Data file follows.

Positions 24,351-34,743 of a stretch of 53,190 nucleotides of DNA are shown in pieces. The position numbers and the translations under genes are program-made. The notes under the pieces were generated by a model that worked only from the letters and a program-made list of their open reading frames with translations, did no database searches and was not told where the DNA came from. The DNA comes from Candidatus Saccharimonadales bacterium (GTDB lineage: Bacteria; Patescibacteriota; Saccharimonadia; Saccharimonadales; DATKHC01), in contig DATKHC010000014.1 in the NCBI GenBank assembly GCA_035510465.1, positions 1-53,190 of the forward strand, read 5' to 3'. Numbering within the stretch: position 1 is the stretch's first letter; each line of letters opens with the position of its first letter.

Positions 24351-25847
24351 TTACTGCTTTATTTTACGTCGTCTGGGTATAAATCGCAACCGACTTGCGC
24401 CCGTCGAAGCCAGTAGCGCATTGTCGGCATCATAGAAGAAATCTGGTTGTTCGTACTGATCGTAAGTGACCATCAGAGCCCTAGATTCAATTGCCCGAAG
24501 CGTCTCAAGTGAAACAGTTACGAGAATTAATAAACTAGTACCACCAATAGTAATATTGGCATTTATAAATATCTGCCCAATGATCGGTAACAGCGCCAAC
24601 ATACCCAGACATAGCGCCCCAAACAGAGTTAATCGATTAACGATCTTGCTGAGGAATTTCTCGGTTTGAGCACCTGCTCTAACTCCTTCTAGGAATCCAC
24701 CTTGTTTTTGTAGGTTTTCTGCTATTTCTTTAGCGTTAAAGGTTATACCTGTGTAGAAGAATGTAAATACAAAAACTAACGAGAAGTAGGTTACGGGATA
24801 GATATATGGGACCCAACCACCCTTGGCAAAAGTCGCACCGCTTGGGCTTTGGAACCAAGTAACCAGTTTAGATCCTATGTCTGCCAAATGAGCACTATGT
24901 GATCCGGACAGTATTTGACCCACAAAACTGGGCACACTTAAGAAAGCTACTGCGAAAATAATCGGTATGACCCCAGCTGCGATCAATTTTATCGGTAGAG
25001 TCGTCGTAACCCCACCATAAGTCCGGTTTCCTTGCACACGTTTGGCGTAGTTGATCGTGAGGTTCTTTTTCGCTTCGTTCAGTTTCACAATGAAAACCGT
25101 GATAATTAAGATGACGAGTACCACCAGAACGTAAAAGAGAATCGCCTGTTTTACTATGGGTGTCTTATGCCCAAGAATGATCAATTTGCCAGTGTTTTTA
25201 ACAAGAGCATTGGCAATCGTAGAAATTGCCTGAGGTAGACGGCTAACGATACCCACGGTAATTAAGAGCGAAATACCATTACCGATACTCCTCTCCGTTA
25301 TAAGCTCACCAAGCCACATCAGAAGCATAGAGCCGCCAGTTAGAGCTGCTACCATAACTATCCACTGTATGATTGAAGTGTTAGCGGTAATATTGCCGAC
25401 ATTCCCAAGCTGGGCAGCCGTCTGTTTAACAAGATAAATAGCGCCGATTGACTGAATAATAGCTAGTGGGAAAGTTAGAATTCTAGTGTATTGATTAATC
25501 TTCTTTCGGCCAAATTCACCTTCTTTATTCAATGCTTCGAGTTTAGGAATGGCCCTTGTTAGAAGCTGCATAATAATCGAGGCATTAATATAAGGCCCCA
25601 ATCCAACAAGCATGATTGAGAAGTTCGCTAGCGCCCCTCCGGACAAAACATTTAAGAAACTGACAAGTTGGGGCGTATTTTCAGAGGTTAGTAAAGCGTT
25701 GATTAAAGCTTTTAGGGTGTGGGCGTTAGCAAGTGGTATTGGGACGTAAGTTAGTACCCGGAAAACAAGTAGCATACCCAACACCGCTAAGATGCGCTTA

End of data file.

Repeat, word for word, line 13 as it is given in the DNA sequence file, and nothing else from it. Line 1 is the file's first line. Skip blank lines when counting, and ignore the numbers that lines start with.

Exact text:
25301 TAAGCTCACCAAGCCACATCAGAAGCATAGAGCCGCCAGTTAGAGCTGCTACCATAACTATCCACTGTATGATTGAAGTGTTAGCGGTAATATTGCCGAC